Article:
Gotta Love Those Unions…

Today in a hearing from the Health Subcommittee of the House Energy and Commerce Committee, Rep. Bill Cassidy was talking to an Obama administration expert on foreign drug factory inspections. On average, the federal government will inspect those factories once every nine years or so, while domestic pharmaceutical facilities get hit every six months.

Why? At least partially because the inspectors are in a union, and the union agreement with the federal government curtails the amount of travel they have to do.

The union is the NTEU, or National Treasury Employees’ Union.

Go to the NTEU’s web site, and the top headline is an article blasting House Republicans for proposing budget cuts to the EPA.

NTEU warned that a proposed budget for the Environmental Protection Agency (EPA) in the House of Representatives would imperil services that the American people depend on to keep them safe.

“Reducing EPA’s budget by this magnitude and capping its personnel will have a devastating effect on the services EPA provides to the nation,” NTEU President Colleen M. Kelley wrote in a letter Wednesday to the members of the House Appropriations Subcommittee on the Interior and Environment.

Under the proposed fiscal year 2012 Interior Department/EPA appropriations bill revealed today, the EPA is funded at $7.1 billion, or 18 percent below last year’s level and 20 percent below the president’s request. That amounts to a cut of $1.5 billion. The bill also caps EPA’s personnel at the 2010 level, the lowest since 1992.

Yep. The NTEU handles EPA’s employees. They also handle the porn addicts at the Securities Exchange Commission and other superstars at agencies like the FDA, FDIC and Department of Energy.

And here’s a small sample of the things NTEU brags about having done in the past. Ask yourself how much of the federal budget deficit these guys are responsible for…

  • Fought for passage of a bill that made permanent a child care tuition assistance program for federal employees.
  • Aggressively pushed for Flexible Spending Accounts for federal employees and an initiative allowing the use of pretax income to pay health care premiums.
  • Secured an expansion of the ability to contribute to or modify contributions to the federal Thrift Savings Plan.
  • Fought successfully for a dental-vision plan for federal workers.
  • Won the right for federal employees to earn compensatory time for business travel outside normal work hours.
  • Won thousands of dollars in back pay for Customs and Border Protection Officers forced to work an unpaid sixth day of training.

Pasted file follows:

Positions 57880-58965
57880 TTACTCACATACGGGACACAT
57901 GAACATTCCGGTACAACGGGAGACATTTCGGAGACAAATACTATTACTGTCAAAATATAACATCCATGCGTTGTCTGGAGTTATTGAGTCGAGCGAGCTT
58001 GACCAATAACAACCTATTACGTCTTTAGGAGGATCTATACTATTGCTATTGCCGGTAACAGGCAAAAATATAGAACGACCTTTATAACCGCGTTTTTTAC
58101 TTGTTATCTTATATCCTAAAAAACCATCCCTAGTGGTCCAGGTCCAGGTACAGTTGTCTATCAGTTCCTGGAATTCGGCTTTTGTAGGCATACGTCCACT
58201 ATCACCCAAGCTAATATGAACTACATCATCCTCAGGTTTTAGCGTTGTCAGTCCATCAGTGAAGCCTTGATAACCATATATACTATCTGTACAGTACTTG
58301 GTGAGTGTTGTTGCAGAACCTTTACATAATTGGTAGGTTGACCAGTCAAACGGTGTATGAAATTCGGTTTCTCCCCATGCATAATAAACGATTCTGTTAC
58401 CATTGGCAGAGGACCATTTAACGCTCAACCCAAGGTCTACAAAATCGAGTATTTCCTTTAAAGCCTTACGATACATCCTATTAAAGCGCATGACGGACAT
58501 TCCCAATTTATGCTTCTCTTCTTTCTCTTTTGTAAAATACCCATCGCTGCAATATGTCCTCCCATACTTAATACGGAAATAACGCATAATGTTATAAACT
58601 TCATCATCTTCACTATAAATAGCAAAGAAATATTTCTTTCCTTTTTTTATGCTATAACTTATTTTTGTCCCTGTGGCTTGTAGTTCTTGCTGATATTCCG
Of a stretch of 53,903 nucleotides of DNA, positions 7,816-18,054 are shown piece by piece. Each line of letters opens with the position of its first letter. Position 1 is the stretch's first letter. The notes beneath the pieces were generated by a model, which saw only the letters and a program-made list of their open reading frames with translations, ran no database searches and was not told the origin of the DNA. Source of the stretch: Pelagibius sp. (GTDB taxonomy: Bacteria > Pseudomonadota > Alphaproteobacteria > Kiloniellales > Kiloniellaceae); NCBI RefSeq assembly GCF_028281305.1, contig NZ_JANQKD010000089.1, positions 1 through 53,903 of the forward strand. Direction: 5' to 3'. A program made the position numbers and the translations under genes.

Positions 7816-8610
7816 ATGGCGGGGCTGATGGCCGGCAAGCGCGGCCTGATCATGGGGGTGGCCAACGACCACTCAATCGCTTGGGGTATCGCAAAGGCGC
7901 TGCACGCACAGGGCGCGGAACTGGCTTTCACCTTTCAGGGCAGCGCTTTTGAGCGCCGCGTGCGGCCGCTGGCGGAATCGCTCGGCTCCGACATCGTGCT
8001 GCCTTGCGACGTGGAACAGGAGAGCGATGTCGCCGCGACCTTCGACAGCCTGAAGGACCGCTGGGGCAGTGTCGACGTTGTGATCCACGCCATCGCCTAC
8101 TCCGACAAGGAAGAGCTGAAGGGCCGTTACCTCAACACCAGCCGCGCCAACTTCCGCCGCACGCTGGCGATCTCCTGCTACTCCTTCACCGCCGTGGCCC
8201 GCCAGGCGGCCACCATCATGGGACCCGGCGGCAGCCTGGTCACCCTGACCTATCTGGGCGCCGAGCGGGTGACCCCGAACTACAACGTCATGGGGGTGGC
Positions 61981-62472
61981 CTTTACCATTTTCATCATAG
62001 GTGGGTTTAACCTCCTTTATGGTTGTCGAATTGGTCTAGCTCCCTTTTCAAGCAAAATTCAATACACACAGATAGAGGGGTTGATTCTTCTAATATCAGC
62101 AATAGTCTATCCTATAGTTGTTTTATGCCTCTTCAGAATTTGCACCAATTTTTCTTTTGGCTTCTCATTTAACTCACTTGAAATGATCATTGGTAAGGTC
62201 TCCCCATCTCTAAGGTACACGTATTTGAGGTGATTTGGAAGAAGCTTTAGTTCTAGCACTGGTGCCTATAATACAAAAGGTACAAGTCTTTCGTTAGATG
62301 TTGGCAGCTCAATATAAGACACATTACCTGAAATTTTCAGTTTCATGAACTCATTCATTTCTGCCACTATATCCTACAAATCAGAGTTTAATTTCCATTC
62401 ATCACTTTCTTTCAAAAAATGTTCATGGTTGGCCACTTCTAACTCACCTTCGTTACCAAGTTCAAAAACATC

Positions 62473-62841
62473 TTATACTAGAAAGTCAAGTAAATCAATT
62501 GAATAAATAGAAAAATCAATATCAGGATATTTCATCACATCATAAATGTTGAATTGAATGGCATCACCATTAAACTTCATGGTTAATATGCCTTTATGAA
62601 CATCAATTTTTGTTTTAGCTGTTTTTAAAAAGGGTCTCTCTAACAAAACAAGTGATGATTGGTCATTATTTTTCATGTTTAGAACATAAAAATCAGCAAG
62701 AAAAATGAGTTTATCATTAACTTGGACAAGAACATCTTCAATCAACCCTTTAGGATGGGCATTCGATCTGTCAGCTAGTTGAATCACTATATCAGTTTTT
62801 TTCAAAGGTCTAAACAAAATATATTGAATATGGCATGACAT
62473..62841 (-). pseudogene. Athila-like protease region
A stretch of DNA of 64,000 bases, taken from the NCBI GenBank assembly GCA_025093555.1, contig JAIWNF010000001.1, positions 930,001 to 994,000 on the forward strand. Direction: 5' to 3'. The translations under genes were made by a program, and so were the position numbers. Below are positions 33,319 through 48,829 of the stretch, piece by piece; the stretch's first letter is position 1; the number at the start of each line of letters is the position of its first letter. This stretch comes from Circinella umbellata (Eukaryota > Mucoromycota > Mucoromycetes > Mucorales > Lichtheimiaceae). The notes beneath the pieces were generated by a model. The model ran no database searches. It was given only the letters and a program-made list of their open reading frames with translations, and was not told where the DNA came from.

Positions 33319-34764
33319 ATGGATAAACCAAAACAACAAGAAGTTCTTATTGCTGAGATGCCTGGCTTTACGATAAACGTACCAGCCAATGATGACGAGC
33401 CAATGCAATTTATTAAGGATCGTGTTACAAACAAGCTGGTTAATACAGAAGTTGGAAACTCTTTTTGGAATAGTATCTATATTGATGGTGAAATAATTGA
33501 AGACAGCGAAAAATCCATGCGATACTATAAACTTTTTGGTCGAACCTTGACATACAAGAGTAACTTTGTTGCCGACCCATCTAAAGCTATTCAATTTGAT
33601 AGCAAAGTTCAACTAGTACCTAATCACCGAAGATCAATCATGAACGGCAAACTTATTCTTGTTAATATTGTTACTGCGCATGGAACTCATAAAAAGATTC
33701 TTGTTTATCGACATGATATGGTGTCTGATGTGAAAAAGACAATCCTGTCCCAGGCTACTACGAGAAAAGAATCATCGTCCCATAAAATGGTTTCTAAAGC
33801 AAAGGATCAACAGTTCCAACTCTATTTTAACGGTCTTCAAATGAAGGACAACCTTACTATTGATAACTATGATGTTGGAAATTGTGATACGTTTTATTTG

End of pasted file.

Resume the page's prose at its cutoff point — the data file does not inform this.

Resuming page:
• Won a federal court ruling that employees have the right to review promotion files.
  • Fought for, and secured, reforms to the 1939 Hatch Act that expanded political and legislative action rights of federal employees.
  • Negotiated a precedent-setting employee salary and benefit package with the FDIC.
  • Secured priority promotion consideration for 1,400 IRS employees in the largest case of its kind ever in the federal sector.
  • Beat back an IRS attempt to close dozens of its Taxpayer Assistance Centers nationwide.

Colleen Kelley, NTEU’s president, is a real peach. From her bio at the union’s website…

As the federal government prepares to face an unprecedented retirement wave, Kelley stresses the need for fair treatment and competitive pay and benefits for federal employees. Through her efforts, the Office of Personnel Management permitted federal employees to have Flexible Spending Accounts, a common private sector employee benefit. According to Kelley, the failure to pay competitive salaries and the previous administration’s focus on contracting out federal jobs have put the federal government at a disadvantage when it comes to hiring the best new college graduates, mid-career employees and retaining its current workers. Kelley’s efforts focus on making the federal government a workplace that attracts the best employees in their respective fields. She believes that employees have a lot of good ideas about how to do the work of the federal government better and works hard to ensure their voices are heard.

Did not Cassidy stumble upon a classic case of why federal employees should never have been unionized? And aren’t these the absolute worst people to have their hands on our fiscal throats?



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